Recitals of a high quality are few and far between. Certain virtuoso violinists impress with their skill, but disappoint with their style or choice of repertoire. Others seduce with their elegance of tone, but lack panache or engagement. Daniel Röhn's recital excels in every sense. A student of Anna Chumachenco and grandson of Erich Röhn – solo violinist with the Berlin Philharmonic under Furtwängler – Daniel Röhn's album is absolutely dazzling from start to finish. With its skilful choice of repertoire, its sparkling virtuosity and an amazing (if slightly dramatic) temperament, he revives the tradition of his greatest forefathers.
His incisive sonority often recalls that of Heifetz, his irreproachable delivery evokes that of Szeryng, the two great violinists he most admires. His interpretation of the challenging Fantasy in C major by Schubert is one of the greatest moments of the CD: it stands out as one of the most accomplished versions ever recorded. Röhn overcomes the difficulties with impertinent ease and gives the work the true quality of a fantasy: brilliance, capriciousness and infinite sensitivity, whilst the Ukrainian pianist proves to be an eloquent and dynamic partner.
Sinding's Suite in A minor, Op.10, much loved by Heifetz, is another model of elegance and spontaneity. In the Brahms, Foster and Debussy, Daniel Röhn demonstrates maximum risk-taking and phenomenal control. His rich tones (he plays a beautiful 1617 Amati), powerful bowing and a true sense of theatre all come togther for the grand finale of this firework display: Paganini's Nel cor più non mi sento and Waxman's Carmen Fantasy. Fascinating and ….................memorable. <"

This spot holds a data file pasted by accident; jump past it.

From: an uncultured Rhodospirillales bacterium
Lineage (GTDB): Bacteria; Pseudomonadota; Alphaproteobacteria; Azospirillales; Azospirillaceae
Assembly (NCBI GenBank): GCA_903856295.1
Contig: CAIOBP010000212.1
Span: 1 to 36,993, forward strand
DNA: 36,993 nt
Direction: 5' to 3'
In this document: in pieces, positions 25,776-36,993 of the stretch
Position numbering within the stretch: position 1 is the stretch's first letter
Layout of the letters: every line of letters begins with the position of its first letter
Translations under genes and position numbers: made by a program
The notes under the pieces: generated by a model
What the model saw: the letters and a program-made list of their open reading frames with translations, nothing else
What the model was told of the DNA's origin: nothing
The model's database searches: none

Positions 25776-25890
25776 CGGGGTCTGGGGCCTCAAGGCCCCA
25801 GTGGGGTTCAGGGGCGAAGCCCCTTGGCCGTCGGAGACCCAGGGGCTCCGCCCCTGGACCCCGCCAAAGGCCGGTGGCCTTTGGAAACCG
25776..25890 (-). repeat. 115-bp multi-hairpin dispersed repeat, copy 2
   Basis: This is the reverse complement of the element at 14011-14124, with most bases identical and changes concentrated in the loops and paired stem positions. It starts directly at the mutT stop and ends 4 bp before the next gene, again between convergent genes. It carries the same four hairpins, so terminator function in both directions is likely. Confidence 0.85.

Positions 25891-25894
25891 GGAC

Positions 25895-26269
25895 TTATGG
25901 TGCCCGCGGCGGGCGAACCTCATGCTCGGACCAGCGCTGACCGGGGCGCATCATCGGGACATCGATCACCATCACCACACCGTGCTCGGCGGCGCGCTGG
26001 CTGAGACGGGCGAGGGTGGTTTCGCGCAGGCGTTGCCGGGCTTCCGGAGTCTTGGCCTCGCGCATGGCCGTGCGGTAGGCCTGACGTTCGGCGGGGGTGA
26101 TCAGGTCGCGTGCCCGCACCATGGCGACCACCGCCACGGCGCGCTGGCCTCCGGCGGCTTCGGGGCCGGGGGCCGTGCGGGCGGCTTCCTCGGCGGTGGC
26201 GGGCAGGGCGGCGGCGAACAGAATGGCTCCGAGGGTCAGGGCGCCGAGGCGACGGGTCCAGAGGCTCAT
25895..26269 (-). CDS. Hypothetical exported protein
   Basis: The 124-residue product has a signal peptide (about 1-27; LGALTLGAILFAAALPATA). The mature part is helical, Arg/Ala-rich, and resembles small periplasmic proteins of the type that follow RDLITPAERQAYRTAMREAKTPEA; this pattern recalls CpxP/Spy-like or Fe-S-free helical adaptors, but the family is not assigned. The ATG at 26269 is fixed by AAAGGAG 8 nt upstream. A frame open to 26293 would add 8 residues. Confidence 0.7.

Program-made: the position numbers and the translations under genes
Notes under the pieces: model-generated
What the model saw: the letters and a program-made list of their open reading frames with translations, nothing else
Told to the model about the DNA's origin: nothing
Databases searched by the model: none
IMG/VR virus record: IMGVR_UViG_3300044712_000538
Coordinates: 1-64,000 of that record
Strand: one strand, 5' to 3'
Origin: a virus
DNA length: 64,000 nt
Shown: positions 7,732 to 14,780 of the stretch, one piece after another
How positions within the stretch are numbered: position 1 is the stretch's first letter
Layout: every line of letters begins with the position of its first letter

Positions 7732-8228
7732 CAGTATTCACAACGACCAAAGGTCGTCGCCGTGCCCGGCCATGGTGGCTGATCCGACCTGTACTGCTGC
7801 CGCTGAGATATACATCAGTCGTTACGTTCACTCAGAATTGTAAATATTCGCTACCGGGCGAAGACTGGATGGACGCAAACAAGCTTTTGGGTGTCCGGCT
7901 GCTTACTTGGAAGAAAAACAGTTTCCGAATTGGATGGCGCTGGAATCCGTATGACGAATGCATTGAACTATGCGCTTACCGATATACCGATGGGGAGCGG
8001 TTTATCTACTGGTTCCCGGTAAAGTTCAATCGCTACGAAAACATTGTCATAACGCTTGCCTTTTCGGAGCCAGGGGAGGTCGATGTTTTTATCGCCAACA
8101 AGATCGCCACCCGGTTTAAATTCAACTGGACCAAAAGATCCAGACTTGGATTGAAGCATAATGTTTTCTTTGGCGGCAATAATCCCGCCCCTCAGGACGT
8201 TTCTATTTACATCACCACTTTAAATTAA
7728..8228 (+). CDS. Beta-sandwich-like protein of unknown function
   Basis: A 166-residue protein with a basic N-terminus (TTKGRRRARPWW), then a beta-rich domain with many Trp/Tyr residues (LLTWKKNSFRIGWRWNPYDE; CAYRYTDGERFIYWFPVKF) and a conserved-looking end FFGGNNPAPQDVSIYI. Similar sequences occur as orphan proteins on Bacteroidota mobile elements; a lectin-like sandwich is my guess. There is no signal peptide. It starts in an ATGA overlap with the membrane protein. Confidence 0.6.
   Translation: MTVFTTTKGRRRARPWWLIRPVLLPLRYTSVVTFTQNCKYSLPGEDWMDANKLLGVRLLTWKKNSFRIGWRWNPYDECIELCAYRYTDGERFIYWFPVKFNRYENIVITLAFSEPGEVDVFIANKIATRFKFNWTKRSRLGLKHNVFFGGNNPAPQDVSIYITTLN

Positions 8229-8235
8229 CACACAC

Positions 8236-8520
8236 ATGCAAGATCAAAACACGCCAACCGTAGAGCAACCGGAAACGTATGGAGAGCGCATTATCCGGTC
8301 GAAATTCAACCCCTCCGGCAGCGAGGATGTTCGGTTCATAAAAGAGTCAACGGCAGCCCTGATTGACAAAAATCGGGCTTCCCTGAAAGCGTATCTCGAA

The young violinist Daniel Röhn came to the Southbank Centre's Purcell Room on April 24th with a string of impressive plaudits from some of Europe's most respected critics, and, splendidly partnered by Irina Botan, he did not disappoint. Indeed, it would be difficult to overpraise this very fine young artist, for he possesses that longed-for but rarely encountered combination of technical excellence and musical depth of perception.
Perhaps we ought not to have been surprised, for he comes from an intensely musical family – but there is no guarantee with musical genes, merely, as in this case, an explanation for the undoubtedly compelling excellence of his artistry.
From the Tartini-Kreisler Variations on a Theme of Corelli it was clear that Röhn phrasing and intonation were immaculate, and if we imagined the early Mendelssohn Sonata was an unusual choice – it is not, when all is said and done, a neglected masterpiece, but Röhn's performance, more than ably partnered, raised the level of this still unfairly regarded work considerably. Indeed, although performances of Mendelssohn's F major Sonata are infrequent, it would be difficult to imagine a better realisation of the work than we heard on this occasion.
Bach's Chaconne of course is on the highest level of musical creation. Suffice it to say that Röhn was more than adequate to its musical and technical demands – this was a masterly account. Strauss's Sonata in E flat is beloved of violinists because it is so well written for the instrument, Daniel Röhn's performance which was, in the circumstances, mightily impressive."